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10825Fwd: [karmayog] India lost 220 languages in last 50 years, survey finds

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  • Thiagarajan Arunachalam
    Jan 7, 2014
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      ---------- Forwarded message ----------
      From: Pearl - Karmayog

      Source: The Times of India

      URL: articles.timesofindia.indiatimes.com/2013-08-09/india/41237182_1_the-plsi-linguistic-survey-bhasha-research

      Date: 9.8.13

       

      India lost 220 languages in last 50 years, survey finds

      (India had 1,100 languages…)

      MUMBAI: India has lost around 20% of its languages in the past five decades, a survey by the Vadodara-based Bhasha Research and Publication Centre has revealed.

       

      The country had 1,100 languages in 1961, but nearly 220 of them have disappeared, said Ganesh Devy, writer and lead co-ordinator of the survey called the People's Linguistic Survey of India (PLSI). The survey was carried out over two years from 2011.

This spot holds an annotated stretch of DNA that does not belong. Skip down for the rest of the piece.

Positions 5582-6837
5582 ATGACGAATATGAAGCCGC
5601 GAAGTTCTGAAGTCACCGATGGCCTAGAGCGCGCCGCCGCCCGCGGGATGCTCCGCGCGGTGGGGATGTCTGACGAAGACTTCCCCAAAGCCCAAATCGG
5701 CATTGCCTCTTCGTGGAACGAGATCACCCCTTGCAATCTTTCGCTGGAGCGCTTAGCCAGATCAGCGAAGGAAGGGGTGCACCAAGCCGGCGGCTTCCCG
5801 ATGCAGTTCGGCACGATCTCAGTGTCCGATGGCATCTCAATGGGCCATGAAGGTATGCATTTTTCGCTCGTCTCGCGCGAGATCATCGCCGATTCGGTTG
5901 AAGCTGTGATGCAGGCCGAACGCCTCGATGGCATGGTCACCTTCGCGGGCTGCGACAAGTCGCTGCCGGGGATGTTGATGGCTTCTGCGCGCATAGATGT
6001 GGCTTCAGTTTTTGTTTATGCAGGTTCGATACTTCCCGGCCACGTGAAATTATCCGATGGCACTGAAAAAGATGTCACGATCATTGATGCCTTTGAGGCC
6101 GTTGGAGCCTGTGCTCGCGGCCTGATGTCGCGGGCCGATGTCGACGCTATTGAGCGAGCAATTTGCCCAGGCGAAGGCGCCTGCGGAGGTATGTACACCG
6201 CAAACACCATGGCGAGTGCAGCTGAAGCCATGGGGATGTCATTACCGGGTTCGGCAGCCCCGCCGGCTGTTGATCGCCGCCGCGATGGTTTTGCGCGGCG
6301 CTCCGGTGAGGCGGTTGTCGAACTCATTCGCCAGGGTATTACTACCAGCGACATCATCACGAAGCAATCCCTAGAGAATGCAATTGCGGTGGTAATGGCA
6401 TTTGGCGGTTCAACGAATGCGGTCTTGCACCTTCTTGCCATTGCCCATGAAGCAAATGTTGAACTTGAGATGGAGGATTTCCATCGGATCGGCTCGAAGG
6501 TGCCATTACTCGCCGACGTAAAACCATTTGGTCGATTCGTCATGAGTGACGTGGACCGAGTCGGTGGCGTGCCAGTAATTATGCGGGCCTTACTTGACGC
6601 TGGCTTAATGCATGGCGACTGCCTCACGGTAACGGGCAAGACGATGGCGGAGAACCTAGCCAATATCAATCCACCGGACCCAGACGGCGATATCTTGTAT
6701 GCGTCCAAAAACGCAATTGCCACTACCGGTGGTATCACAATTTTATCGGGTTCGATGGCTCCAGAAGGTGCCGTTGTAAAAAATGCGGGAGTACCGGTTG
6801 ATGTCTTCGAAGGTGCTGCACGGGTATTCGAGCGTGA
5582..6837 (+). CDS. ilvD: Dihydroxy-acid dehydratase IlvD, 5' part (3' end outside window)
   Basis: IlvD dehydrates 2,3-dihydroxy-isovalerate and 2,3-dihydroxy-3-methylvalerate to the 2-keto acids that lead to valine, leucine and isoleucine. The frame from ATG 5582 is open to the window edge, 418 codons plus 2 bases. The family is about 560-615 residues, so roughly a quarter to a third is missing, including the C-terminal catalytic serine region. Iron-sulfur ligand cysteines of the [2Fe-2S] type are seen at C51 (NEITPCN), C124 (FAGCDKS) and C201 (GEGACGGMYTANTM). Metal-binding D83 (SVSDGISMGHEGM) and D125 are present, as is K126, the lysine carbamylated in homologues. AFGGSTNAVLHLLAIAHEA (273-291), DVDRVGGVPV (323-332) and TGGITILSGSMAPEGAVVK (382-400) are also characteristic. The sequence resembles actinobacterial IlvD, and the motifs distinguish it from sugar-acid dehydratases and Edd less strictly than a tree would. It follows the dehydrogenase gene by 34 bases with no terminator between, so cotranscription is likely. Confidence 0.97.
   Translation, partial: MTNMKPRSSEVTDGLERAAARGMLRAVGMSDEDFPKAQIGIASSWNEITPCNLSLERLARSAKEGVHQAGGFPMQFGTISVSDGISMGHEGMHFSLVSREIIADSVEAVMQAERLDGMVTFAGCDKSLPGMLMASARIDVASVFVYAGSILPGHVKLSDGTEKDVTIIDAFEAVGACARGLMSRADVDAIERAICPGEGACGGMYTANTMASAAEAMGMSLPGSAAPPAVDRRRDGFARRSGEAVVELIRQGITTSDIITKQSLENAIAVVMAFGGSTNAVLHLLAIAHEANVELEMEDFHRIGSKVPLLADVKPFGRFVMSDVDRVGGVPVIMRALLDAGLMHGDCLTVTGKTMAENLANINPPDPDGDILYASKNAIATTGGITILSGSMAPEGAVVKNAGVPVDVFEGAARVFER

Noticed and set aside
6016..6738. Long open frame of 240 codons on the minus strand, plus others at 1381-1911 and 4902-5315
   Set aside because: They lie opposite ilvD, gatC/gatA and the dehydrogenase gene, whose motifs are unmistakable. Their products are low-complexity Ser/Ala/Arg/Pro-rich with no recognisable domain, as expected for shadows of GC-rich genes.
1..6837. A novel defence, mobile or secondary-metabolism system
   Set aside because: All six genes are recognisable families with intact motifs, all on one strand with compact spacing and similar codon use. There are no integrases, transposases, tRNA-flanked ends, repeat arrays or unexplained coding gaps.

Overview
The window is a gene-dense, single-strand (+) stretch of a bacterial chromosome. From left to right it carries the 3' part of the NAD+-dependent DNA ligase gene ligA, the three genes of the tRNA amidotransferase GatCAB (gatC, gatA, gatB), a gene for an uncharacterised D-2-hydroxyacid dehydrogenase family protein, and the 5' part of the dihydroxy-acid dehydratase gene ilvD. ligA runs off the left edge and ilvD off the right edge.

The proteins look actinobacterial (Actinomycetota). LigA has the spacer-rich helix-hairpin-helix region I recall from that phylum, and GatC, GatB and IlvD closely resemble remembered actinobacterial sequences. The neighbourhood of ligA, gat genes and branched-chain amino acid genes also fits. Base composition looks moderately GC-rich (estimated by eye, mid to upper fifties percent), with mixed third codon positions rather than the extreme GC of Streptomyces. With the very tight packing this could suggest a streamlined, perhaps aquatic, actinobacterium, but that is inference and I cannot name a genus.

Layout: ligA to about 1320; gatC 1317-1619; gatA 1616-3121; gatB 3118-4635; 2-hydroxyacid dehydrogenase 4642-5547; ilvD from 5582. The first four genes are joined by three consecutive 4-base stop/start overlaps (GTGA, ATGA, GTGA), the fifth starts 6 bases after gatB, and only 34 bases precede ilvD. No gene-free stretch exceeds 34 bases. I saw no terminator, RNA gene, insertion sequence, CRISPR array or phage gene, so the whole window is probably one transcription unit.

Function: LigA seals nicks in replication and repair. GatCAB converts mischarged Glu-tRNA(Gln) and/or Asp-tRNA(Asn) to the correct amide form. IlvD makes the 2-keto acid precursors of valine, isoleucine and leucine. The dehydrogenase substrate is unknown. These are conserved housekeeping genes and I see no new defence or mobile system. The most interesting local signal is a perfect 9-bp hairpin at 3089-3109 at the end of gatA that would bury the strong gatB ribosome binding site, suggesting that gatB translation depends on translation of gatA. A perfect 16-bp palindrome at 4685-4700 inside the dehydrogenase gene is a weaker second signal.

"We have found 780 languages and must have missed about 100 or so. That makes it close to 880 languages. The rest have disappeared. It's a sad loss," said Devy.

       

      Most of the lost languages belonged to nomadic communities scattered across the country. "Were they alive, they would have been spoken by 3% to 4% of Indians, that is around five crore people," Devy said.

       

      The main reasons for the disappearance of these languages are a lack of recognition, displacement of communities, the absence of a livelihood option for speakers and stigma against what are considered 'under-developed' mother tongues, he said. "The absence of a policy on language conservation completed the process," he added.

       

      The census of 1961 had recorded 1,652 languages in all, but taking into account the fact that variants of many languages had found a place in this list, the number was later brought down to 1,100.

       

      In 1971, the census had listed only 108 languages due to the central government's decision to document only those which had more than 10,000 speakers. All other languages were included in the 'others' section. The practice continues and many languages remain forgotten. The PLSI, however, hasn't gone by the government norm; it listed all languages.

       

      A Marathi volume on languages in Maharashtra, called 'Maharashtratil Bhasha', put together by the institute, will be released in Pune on August 17. There are 49 more such volumes as part of the survey, which will be released in New Delhi on September 5.